You’ve probably heard how lush and green it is – and it’s a wonderfully fun, safe, peaceful place to visit in Central America. Costa Rica is especially comfortable for solo female tourists. So how do you have a prolonged visit without spending a lot of money?
WWOOFing stands for Worldwide Workers on Organic Farms. There is an international website for WWOOFing, and many countries have their own website databases for farms that take volunteers. You cover your own airfare, and sometimes there is a small fee for accommodations. You cover your food, and you live in Costa Rica for two weeks, one month, three months – or more. You essentially take on a part-time job at a farm, and when you’re done working each day, your day is yours to live and explore.
You can join Costa Rica’s WWOOFing website for about $35 – or you can contact a farm directly.
Here’s a tip: A personal reference in the WWOOFing world is gold. Some farms treat their workers like slaves – working you for hours and hours with very little food. Some have owners that are not nice. Some are not upfront about what the housing situation is like. You should research as much as you can and read reviews. But a reference is always going to be super valuable.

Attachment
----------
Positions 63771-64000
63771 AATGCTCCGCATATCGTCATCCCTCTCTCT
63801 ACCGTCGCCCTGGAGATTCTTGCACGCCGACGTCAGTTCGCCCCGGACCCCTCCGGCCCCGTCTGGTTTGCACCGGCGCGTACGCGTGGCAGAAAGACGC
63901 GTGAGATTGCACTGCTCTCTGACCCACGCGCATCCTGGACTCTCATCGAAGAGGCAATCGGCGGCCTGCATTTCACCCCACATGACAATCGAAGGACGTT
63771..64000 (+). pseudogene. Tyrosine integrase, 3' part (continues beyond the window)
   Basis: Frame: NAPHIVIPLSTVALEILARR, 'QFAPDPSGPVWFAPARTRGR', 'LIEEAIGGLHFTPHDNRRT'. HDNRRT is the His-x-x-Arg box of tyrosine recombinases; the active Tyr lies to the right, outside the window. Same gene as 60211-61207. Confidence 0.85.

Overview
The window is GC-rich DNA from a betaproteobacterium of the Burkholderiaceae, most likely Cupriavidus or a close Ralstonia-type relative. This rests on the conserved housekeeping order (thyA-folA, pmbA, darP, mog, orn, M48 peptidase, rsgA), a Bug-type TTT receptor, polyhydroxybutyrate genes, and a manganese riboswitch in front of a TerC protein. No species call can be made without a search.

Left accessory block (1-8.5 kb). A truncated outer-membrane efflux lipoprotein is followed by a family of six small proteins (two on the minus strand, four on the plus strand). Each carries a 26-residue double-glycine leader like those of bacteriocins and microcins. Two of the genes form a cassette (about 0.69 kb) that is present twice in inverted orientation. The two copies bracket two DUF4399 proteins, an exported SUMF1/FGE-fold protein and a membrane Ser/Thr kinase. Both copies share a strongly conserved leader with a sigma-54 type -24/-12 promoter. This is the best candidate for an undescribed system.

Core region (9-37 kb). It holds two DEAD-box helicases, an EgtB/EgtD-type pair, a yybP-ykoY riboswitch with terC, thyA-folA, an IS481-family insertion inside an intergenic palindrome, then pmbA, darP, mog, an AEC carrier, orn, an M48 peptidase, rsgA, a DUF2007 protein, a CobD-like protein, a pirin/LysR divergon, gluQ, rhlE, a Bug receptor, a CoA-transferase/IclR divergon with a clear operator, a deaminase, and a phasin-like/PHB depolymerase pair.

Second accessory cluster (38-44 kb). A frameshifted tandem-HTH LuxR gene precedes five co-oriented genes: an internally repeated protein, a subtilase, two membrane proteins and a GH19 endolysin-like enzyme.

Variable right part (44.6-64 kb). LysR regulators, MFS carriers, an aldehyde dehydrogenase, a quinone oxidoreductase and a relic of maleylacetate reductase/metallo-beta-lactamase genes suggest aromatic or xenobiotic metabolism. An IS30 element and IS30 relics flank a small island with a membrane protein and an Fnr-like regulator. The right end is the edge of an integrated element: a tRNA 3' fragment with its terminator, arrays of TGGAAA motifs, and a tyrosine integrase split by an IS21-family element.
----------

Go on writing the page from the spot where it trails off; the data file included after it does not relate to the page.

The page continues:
So, guess what? I have one for you: I visited Planet Costa Rica – a vegan farm run by an American woman named Patri. If you’re willing to follow a vegan diet, you’ll work with the animals each day from 6am to 12pm or 1pm, and then you’ll be free to explore the area, in towns like Tucurrique, Turrialba, Pejibaye, Cartago – all within a couple hours of the capital, San Jose.
I volunteered there for two weeks last year, and it was an awesome experience. I dove headfirst into every task – from harvesting wild ginger to feeding chickens, bathing dogs and beyond.
(I was also covered in mosquito bites by the end of it. Pro tip: bring a strong mosquito repellant that works, and use plenty of it.)
I discovered so much about myself, about nature, and it was a truly welcome break from New York City.
Do not contact this farm if you have a problem with being vegan, if you’re scared of pigs or chickens, or if you are afraid of hard work and learning… or if you can’t deal with not having internet. Or if you’re afraid of bugs or dirt.
You’ll be off-grid while working, taking care of the property and the animals according to the owner’s very specific instructions (she’s particular – don’t be difficult, be agreeable), and if you can do that, you’ll learn and get closer to nature.
In your spare time, the casita (the little house where you’ll stay) is lovely, and Patri is always willing to teach you something about her story, the area, or the property. There is a beautiful and incredible wildlife refuge nearby (La Marta!), as well as coffee farms and a sugar mill, internet cafés and small restaurants, a bar next door, and rivers to go playing in.
The people of Costa Rica are wonderful and kind, and life is a little simpler living in the middle of the rainforest. WWOOFing was a fantastic travel experience for me.
Have you been WWOOFing? Would you do it?
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